In 1891, under the command of Captain A. K. Wilson, he sailed fro the Mediterranean. By this time his reputation was such that, in 1893, Admiral Sir George Tryon requested that the young man serve under him in HMS Victoria – the ship in which he was suffering from Malta fever when Sir George made a fatal error of judgment and caused the collision between his ship and HMS Camperdown. Weak from his illness, Jellicoe rose from his bed, and slid down the ship’s side into the water where help from Midshipman Roberts-West probably saved his life.

In good health again, Jellicoe was appointed Commander in HMS Ramilles, Sir Michael Culme-Seymour’s flagship, his first job being to supervise her fitting out in the Portsmouth Dockyard, which enabled him to live with his parents in Ryde. The next request came from Lord Kitchener who wanted him to command a gunboat on the Nile – a request to which Sir Michael would not accede.

In 1897 John Jellicoe rose to be a Captain who presided over the Ordnance Committee in the board-room at the Woolwich Arsenal. Then, from that year until 1900 he was in HMS Centurion after being invited by Admiral Seymour to join him as Flag Captain on the China station; China at that time, having been defeated by Japan, being a prize which Belgium, France, Germany, and Russia hoped to share. In protecting her possessions Great Britain came close to being at war with France and Russia. Leaving England in 1898, Seymour and Jellicoe went to Hong Kong and from there in the Admiralty yacht Surprise to join HMS Centurion at Chusan.

While stationed in the Far East John Jellicoe was befriended by another crack shot, Prince Henry of Prussia. In a match at two and three hundred yards Jellicoe beat the Prince in the former and drew with him over the longer range. Other royal personages met there were the King of Siam, with whom he dined; the Mikado; and Prince Damrong of Bangkok. Many years later he was photographed with King George the Fifth aboard the King’s cutter, Britannia, and with the King and Duchess of York on the Victoria and Albert. Another photograph in Admiral Bacon’s book shows Queen Mary at the Jellicoes’ Isle of Wight home, St Lawrence Hall.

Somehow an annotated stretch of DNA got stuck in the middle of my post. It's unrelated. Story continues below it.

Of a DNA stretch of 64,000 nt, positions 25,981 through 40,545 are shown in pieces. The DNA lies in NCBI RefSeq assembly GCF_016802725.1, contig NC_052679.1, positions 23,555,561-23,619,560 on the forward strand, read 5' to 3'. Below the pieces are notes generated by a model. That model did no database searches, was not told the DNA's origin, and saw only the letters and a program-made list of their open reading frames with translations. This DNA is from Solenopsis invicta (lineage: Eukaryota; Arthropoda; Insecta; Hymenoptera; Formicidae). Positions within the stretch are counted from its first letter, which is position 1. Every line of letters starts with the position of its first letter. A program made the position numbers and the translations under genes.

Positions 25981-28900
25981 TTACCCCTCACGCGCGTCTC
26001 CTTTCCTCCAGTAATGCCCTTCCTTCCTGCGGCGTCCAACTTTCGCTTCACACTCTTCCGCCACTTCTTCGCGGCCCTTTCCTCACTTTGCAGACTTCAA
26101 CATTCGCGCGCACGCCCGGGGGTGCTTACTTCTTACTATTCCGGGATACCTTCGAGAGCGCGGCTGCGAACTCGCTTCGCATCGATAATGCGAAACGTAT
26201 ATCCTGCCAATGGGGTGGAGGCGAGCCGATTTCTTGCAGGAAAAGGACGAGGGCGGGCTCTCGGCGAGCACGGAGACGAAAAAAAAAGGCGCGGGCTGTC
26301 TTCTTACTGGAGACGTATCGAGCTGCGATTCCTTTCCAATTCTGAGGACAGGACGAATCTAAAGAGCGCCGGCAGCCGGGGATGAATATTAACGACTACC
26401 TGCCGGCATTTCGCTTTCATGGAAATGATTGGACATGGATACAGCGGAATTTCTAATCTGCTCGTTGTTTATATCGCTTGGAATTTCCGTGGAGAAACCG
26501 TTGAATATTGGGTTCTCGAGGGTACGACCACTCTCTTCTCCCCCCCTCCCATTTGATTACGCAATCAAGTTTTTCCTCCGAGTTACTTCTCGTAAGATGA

Jellicoe’s next adventure was experienced when, in 1900, he was involved in the Boxer Campaign. Urged by the Empress of China to rid the country of foreigners, the Iochuans supported by the armies of Prince Ching and Prince Tuan, which totalled sixty thousand warriors, and the Imperial Guard with twelve thousand, presented a grave danger to the British Legation trapped in Peking – a situation to relieve which Jellicoe led a land-based expedition that never reached its destination. Close to death after being shot in the chest (an X-ray examination in 1934 showed the bullet still in his lung) he made his will.

To be continued.

T. C. Hudson

© T. C. Hudson.
This article may not be reproduced without prior permission of the author.